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Author Topic: The Council of Ephesus and its implications for Papal infallibility  (Read 2481 times) Average Rating: 0
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« on: August 20, 2014, 07:52:15 PM »

Hi everyone,

I wanted to provide an excerpt from the Council of Ephesus to see if we could discuss how its possible that there is taught within it the seed of Papal infallibility:

Philip the presbyter and legate of the Apostolic See said: There is no doubt, and in fact it has been known in all ages, that the holy and most blessed Peter, prince (ἔξαρχος) and head of the Apostles, pillar of the faith, and foundation (θεμέλιος) of the Catholic Church, received the keys of the kingdom from our Lord Jesus Christ, the Saviour and Redeemer of the human race, and that to him was given the power of loosing and binding sins: who down even to today and forever both lives and judges in his successors. The holy and most blessed pope Cœlestine, according to due order, is his successor and holds his place, and us he sent to supply his place in this holy synod, which the most humane and Christian Emperors have commanded to assemble, bearing in mind and continually watching over the Catholic faith. For they both have kept and are now keeping intact the apostolic doctrine handed down to them from their most pious and humane grandfathers and fathers of holy memory down to the present time, etc


1) Peter is the head, pillar, and foundation of the Church Catholic
2) Pillars, Heads, and Foundations never cease existing for the structure, lest the structure fall
3) The bishops of Rome hold "Peter's place" in his succession
4) Therefore, the Pope in Rome is the infallible supreme head of the whole Church Catholic in terms of faith/morals


How can we avoid seeing this implicated from the text?
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« Reply #1 on: August 20, 2014, 07:53:18 PM »

Didn't we already do this?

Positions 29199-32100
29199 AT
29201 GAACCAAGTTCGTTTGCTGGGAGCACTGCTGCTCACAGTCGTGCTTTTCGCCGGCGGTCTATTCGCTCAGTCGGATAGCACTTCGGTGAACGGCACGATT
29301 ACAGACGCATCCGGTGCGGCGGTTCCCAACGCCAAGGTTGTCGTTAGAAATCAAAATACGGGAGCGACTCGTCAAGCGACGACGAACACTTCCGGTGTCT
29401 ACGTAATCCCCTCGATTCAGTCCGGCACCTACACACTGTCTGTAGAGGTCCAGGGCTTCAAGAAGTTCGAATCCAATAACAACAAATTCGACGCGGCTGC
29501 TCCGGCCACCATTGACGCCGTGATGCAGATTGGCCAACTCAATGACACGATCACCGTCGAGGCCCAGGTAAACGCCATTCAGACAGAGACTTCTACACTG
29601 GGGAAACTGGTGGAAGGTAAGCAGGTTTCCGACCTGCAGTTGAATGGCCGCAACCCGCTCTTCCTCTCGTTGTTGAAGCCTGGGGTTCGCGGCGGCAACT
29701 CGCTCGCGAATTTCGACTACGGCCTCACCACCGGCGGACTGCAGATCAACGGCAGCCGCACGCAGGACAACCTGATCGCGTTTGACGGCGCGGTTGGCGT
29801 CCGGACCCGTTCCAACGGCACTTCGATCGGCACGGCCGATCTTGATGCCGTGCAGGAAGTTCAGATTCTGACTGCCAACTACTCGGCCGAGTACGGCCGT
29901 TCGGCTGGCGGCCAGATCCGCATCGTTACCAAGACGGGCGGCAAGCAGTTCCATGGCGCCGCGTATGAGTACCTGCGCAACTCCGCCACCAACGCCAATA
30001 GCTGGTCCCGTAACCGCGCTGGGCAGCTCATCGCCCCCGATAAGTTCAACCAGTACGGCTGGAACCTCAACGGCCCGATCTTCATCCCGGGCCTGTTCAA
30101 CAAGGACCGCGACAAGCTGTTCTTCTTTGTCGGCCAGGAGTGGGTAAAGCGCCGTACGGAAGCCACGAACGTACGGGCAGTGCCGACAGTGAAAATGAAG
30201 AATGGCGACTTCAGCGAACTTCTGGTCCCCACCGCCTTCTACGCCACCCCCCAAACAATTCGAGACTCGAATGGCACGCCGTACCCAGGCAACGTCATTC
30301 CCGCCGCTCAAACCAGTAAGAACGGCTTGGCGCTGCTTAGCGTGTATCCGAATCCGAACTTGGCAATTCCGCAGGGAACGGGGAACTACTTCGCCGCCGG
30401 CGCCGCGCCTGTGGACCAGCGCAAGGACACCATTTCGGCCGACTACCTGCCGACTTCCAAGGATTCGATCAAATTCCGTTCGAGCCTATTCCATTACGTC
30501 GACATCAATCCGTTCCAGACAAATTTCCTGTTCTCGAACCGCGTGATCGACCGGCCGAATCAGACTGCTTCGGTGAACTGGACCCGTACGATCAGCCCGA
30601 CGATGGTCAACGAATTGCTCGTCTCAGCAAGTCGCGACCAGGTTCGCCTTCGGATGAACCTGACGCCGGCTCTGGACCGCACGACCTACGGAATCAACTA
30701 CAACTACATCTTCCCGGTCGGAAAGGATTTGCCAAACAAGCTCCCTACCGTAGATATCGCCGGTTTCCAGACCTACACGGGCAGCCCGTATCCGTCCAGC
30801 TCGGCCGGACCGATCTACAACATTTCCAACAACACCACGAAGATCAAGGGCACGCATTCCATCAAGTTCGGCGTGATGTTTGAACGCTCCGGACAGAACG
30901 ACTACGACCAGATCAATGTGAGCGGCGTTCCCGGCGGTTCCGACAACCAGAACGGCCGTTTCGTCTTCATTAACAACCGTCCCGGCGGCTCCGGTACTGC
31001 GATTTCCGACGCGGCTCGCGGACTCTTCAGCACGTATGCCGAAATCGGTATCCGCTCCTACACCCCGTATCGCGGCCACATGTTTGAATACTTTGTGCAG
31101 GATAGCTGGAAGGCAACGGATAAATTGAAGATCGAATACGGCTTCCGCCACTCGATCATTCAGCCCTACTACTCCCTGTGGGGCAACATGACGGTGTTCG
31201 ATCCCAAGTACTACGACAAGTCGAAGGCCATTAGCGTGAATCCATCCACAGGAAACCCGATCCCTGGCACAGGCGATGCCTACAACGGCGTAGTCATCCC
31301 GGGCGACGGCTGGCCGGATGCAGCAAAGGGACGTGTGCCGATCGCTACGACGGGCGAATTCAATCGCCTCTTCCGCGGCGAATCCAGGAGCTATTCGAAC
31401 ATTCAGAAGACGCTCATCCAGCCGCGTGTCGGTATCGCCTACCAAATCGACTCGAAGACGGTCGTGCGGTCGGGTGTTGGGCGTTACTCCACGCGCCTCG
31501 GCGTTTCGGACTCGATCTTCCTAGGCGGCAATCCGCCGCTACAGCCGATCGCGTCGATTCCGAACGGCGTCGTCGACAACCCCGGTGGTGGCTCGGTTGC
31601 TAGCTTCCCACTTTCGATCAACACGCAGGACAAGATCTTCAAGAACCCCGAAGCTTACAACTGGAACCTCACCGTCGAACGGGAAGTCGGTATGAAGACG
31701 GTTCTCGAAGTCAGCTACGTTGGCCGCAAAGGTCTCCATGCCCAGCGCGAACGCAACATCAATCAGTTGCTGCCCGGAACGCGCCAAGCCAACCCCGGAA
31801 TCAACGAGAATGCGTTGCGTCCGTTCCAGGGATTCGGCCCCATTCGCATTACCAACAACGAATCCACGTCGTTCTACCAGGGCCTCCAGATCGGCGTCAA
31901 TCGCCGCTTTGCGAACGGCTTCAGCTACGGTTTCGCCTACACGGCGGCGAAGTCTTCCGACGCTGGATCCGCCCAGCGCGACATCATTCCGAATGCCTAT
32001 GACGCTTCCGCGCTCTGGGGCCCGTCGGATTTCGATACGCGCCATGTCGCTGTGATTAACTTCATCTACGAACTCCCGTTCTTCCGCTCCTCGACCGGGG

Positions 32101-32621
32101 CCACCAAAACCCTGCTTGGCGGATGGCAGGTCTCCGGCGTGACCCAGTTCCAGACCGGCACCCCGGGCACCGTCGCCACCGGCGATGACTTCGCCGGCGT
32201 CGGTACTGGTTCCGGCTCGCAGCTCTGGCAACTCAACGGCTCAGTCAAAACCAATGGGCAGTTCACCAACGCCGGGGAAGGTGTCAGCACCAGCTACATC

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« Reply #2 on: August 20, 2014, 08:04:28 PM »

This actually got skipped over quite a bit, and thought it would be worth a new post.
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« Reply #3 on: August 20, 2014, 08:09:22 PM »

Didn't we already do this? 


Yeah, we did.

Quote
1) Peter is the head, pillar, and foundation of the Church Catholic

Fine. Bishop of Rome doesn't equal Peter.

Quote
3) The bishops of Rome hold "Peter's place" in his succession

Sure. As do all Bishops.

Quote
4) Therefore, the Pope in Rome is the infallible supreme head of the whole Church Catholic in terms of faith/morals

The biggest non-sequitur I have ever read. Nowhere does that quote imply or indicate that the Bishop of Rome is infallible. It doesn't even imply infallibility.
« Last Edit: August 20, 2014, 08:10:27 PM by xOrthodox4Christx » Logged

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« Reply #4 on: August 20, 2014, 08:12:09 PM »

But as a historian, how could you account for what Philip is saying? It is just a nice gesture?
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« Reply #5 on: August 20, 2014, 08:19:06 PM »

But as a historian, how could you account for what Philip is saying? It is just a nice gesture?

It's called rhetoric. All figures from ancient and medieval history used rhetoric in their writings. It's the same reason why certain people allege antisemitism on the part of St. John Chrysostom and Martin Luther.

Granted, Phillip wasn't 'writing' here, he was speaking. Nonetheless, the point stands.
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« Reply #6 on: August 20, 2014, 08:23:51 PM »